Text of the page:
The final theme that underpins the majority of ethical failures is that organisations, and in some cases entire industries, lose sight of purpose. This is particularly relevant to the banking and finance industry. I am not for a moment suggesting that the entire industry lacks virtue. There are many good people in the banking and finance industry doing very honourable work. However, in certain pockets of the industry, we lost sight of our moral obligations.
Instead of joining the industry to give of themselves and contribute to customer and community, people have joined the industry to give to themselves. Money and money making has been given precedence over making a contribution to the greater good. In some cases, the needs of management has been placed ahead of all stakeholders, including the shareholder. It’s a position that was eloquently articulated by Mark Carney, the governor of the Bank of England, in a speech he delivered in 2014 at the Conference on Inclusive Capitalism:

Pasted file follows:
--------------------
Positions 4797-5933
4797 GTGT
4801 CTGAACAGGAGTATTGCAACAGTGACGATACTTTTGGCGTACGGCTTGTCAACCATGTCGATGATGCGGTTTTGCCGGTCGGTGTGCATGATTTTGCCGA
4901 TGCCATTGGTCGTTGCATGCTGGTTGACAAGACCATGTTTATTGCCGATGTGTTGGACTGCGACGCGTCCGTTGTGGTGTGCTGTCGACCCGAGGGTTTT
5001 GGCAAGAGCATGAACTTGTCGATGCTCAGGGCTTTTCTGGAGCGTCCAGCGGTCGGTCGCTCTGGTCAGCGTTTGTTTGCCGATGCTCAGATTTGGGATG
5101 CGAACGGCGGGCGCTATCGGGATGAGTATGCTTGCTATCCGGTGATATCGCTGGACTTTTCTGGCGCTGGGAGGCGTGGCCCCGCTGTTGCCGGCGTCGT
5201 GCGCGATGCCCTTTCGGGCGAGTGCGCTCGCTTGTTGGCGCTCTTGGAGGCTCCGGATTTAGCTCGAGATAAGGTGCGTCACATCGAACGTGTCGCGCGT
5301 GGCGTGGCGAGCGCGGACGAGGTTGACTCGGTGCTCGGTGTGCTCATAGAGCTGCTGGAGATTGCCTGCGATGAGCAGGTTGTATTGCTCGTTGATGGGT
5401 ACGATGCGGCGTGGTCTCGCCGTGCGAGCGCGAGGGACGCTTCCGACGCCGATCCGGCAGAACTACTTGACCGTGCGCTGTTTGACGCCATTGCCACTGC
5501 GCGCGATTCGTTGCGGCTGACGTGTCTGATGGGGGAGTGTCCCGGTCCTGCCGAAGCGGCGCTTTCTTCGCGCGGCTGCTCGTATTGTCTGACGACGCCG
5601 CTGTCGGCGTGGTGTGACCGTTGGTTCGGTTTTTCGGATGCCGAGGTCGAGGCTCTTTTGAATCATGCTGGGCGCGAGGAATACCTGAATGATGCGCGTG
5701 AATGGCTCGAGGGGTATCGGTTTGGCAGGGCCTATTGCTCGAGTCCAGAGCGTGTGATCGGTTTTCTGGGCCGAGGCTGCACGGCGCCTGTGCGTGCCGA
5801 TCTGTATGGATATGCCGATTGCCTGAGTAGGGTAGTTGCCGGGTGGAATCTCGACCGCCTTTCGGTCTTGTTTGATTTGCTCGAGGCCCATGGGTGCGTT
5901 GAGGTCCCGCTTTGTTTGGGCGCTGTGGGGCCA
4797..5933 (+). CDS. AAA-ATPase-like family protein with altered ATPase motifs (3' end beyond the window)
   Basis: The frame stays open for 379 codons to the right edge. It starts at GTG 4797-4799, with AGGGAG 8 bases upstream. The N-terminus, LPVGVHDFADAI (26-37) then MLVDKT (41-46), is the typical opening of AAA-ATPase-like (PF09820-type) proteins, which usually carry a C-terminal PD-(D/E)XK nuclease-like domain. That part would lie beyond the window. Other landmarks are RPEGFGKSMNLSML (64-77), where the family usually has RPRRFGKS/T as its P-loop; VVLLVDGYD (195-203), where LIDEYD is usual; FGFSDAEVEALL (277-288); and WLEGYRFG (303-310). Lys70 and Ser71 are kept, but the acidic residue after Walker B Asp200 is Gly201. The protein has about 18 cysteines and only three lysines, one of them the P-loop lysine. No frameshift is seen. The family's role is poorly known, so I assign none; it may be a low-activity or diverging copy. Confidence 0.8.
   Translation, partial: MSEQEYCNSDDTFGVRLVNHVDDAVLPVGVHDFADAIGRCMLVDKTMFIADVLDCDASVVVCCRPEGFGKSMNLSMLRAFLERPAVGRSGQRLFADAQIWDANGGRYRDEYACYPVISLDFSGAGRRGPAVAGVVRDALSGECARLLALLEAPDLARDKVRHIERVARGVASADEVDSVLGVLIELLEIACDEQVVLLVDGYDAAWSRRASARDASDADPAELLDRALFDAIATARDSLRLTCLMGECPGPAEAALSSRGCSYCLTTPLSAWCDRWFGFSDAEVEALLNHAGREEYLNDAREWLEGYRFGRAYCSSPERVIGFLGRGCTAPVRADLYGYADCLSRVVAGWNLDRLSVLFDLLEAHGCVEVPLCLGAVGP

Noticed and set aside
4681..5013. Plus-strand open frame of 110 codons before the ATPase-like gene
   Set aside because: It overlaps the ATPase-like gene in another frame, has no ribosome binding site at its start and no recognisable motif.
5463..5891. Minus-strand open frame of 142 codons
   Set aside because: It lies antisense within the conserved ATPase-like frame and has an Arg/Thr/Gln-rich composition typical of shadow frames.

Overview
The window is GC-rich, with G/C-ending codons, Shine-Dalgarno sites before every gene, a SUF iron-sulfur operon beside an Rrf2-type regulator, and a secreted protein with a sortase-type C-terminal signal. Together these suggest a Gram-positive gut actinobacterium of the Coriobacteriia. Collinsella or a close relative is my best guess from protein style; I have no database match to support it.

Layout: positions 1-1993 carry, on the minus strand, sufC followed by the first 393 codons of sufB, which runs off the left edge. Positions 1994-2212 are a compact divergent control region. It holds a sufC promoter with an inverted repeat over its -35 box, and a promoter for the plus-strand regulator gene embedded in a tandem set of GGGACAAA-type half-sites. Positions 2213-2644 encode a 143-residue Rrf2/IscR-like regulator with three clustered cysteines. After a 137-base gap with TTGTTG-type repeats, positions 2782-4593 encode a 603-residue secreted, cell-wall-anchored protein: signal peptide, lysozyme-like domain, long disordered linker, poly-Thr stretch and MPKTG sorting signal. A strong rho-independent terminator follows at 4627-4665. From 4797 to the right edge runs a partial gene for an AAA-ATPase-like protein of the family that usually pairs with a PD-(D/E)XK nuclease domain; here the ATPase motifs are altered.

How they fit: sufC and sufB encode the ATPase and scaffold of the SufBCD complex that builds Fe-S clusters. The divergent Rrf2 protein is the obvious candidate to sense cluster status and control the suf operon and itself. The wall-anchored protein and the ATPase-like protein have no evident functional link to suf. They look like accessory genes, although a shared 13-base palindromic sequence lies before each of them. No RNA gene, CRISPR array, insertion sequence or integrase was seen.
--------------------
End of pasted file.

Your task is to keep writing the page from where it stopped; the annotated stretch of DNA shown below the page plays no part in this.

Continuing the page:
In the run-up to the crisis, banking became about banks not businesses; transactions not relations; counterparties not clients. New instruments originally designed to meet the credit and hedging needs of businesses quickly morphed into ways to amplify bets on financial outcomes.
When bankers become detached from end-users, their only reward becomes money. Purely financial compensation ignores the non-pecuniary rewards to employment, such as the satisfaction from helping a client or colleague succeed.
For me, this is one of the key challenges facing the banking and finance industry. It needs to re-orientate itself so that service to other is placed ahead of service to self, and primacy is given to their social purpose. Like I said in many areas of the industry this work is well underway, but in others there is still a lot of work to do.
This work is not straightforward. There is no technical solution – no compliance framework, no policy manual, no code of conduct that can fully help us navigate the challenges associated with this work. And it requires strong leadership. Absolutely is starts with boards and executives, but leaders at all levels of the industry play a role. They must, in both their actions and words, demonstrate a deep commitment to a higher purpose, and begin valuing principles ahead of privileges.